The first and only time I met Tavi Gevinson, the editor-in-chief of Rookie, was on a Saturday night in 2018. I was in the children’s section of a bookstore in Seattle, and Tavi was there for a stop on the Rookie on Love tour. In the span of probably 45 seconds, I word-vomited to Tavi a meticulously rehearsed train of thought about how Rookie’s art and writing had been so important to me growing up.
Considering I wasn’t the best at public speaking at eighteen, I probably sounded like a mess—especially given the fact that I was talking to the reigning queen of the online zine community herself, Her Majesty Tavi Gevinson. But somehow, Tavi deciphered my nervous ramble, was super nice, and wrote an encouraging note in my book. I left the event feeling genuinely energized. It was nice to see people’s passion and love for teen media in person—like most Rookie fans, I’d only ever experienced the zine behind a laptop screen.
If you were to look at my email’s “sent” folder between 2014 and 2017, you’d find an embarrassing number of pitches I sent to Rookie that all went unanswered (which is fair, considering they were horrendous). As a teenager, there was nothing I wanted more than a Rookie byline. That definitely never happened, but there was no way my younger self would have anticipated getting to talk to Tavi or have her sign my Rookie yearbook. So you definitely win some.
About nine months after I met Tavi, I woke up on a Friday morning to hear that Rookie would be ceasing publication. In Tavi’s final editor’s letter, she cited many reasons for this, from Rookie’s business model no longer being financially sustainable to it being time to move on to different creative endeavors.
For years, it felt almost ingrained in my morning routine to wake up, scroll through Instagram, and see Rookie’s art at the very top of my feed. Now, at the beginning of 2022, it’s been over three years since their posts have come up on my timeline. It’s jarring to realize Rookie’s legacy is ten years old now—and to realize I’m currently the same age Tavi was when she decided to stop publishing the zine.
Even though it’s been three years without it, I still hear about Rookie from time to time—sometimes in the form of a TikTok from a Gen-Z creator who’s reminiscing about Petra Collins and other bygones of the early 2010s online teen media sphere. It feels undeniable that Rookie’s legacy lives on in Gen-Z writers and creatives today.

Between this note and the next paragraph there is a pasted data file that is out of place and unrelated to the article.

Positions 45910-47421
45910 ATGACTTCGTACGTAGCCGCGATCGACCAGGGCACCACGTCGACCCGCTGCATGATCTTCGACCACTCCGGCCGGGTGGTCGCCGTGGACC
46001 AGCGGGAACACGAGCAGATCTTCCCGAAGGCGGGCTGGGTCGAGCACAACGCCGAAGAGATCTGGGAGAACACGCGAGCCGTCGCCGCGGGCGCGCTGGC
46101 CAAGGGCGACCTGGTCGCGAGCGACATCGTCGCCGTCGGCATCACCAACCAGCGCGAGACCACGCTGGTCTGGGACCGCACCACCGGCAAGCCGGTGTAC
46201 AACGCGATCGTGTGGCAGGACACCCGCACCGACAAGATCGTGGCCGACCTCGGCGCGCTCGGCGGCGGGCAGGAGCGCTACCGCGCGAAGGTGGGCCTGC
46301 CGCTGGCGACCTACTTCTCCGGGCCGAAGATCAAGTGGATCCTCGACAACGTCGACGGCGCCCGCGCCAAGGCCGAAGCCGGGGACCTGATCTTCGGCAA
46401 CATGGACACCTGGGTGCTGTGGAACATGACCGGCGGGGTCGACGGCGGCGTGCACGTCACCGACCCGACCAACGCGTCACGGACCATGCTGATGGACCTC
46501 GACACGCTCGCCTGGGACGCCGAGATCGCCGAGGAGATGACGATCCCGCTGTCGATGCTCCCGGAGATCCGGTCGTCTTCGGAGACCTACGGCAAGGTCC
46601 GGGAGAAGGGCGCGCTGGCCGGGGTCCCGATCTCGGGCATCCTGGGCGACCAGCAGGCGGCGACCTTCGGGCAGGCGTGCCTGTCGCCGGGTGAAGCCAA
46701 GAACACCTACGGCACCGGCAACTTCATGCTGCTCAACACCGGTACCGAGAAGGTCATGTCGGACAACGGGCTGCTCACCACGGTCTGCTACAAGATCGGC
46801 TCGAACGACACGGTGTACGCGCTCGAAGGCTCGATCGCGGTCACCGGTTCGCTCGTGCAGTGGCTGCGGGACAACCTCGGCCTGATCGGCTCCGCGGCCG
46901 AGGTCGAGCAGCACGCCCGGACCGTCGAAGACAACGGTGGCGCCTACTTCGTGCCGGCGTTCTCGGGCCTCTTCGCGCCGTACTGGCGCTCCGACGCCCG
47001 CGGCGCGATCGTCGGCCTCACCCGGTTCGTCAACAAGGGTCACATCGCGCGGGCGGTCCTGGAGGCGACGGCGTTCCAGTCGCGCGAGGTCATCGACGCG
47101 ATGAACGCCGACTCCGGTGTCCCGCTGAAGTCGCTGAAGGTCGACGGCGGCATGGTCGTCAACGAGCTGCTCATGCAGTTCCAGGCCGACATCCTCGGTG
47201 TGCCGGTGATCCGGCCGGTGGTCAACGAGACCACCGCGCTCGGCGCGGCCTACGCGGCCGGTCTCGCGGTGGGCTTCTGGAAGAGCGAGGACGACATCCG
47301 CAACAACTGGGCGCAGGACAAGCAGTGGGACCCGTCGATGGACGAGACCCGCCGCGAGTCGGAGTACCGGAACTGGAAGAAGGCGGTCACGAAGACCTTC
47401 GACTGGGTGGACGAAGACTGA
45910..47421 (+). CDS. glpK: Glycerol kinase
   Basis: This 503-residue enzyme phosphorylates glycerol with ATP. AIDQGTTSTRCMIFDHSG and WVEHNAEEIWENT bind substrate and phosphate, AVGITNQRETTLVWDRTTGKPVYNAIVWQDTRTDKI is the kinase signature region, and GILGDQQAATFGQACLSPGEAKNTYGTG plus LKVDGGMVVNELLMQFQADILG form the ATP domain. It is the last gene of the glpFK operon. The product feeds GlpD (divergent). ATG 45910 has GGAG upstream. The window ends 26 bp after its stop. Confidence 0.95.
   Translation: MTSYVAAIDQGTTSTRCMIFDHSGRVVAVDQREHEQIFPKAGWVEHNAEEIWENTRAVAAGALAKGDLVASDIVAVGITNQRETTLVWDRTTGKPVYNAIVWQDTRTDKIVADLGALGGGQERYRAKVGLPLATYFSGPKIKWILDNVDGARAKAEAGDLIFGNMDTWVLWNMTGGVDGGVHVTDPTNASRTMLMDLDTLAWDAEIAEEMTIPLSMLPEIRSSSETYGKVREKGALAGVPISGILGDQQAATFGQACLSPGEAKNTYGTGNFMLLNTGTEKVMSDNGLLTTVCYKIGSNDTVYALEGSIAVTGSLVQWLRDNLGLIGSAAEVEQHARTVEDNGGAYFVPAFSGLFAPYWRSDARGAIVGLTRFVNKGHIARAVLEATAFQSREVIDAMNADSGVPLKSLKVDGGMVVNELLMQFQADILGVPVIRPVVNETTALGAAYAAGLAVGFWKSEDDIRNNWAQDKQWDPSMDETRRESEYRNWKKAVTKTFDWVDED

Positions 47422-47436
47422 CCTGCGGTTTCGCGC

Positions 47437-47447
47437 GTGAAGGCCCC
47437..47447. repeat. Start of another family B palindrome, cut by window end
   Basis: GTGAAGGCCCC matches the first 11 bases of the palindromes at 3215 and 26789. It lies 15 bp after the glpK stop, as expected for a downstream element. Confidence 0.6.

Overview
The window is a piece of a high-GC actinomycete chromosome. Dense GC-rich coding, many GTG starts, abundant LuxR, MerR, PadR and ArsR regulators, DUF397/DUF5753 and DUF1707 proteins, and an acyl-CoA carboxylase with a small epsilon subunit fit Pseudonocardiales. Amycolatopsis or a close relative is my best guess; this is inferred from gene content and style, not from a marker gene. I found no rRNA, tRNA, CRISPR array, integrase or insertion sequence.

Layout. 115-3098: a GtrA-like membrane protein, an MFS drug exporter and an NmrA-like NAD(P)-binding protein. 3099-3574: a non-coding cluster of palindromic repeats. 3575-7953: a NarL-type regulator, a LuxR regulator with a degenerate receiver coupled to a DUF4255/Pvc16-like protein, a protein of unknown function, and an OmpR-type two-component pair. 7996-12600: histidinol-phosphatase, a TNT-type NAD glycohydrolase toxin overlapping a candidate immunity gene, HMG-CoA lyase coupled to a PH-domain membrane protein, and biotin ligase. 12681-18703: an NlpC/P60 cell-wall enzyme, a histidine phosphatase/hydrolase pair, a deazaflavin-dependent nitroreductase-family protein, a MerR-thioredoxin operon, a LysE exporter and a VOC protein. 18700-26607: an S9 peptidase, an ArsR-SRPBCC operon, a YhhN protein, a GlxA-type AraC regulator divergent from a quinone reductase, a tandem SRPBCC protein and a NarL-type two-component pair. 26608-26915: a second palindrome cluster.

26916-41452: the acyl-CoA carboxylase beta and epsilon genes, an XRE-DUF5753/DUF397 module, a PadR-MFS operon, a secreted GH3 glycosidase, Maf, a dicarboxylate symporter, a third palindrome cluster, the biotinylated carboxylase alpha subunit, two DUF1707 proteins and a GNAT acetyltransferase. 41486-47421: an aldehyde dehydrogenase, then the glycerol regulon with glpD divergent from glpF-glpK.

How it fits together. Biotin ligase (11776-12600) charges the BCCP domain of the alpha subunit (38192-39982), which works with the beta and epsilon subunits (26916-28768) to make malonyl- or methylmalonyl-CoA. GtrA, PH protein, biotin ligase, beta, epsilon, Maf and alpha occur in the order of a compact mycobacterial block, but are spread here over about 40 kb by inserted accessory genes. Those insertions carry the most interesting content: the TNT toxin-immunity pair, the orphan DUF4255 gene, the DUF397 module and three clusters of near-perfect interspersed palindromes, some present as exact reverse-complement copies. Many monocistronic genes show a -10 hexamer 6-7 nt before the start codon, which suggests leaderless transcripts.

Sometimes when thinking about Rookie, I wonder—what would the zine look like if it was still around today? How would it have changed to adapt to the teen media landscape as it currently stands?
In 2018, Rookie’s last year of publication, I felt more attached to the zine than I had in high school. Sure, as a high schooler I’d owned all four Rookie yearbooks; I’d regularly sent slews of badly formatted and less-than-coherent emails that were supposed to resemble “pitches” to Rookie (that all were rightly ghosted). But in early college, I found myself constantly revisiting the Rookie Year 1 yearbook that lived on my dorm’s bookshelf.
I’m not sure if my persistent Rookie revisiting was because the yearbook was one of five books on my shelf. But for some reason, reading Rookie in my new and very unfamiliar dorm room became akin to the comfort of being sixteen in your childhood bedroom, eating a pint of ice cream while scrolling through Tumblr or Rookie, and feeling curious about what growing up is like.
Rookie became more enthralling as I got older and realized just how culturally significant the artists and music featured in the zine were. I loved discovering new songs on the themed playlists and finding an old David Sedaris interview in the Rookie archives. I didn’t listen to much public radio when I was younger, so it took a few years to realize how cool it was that I could watch This American Life’s creator and audio story extraordinaire Ira Glass doing a DIY balloon animal tutorial. It definitely took me a few years to realize how cool it was that Rookie had articles and interviews featuring artists like Miranda July and Joanna Newsom.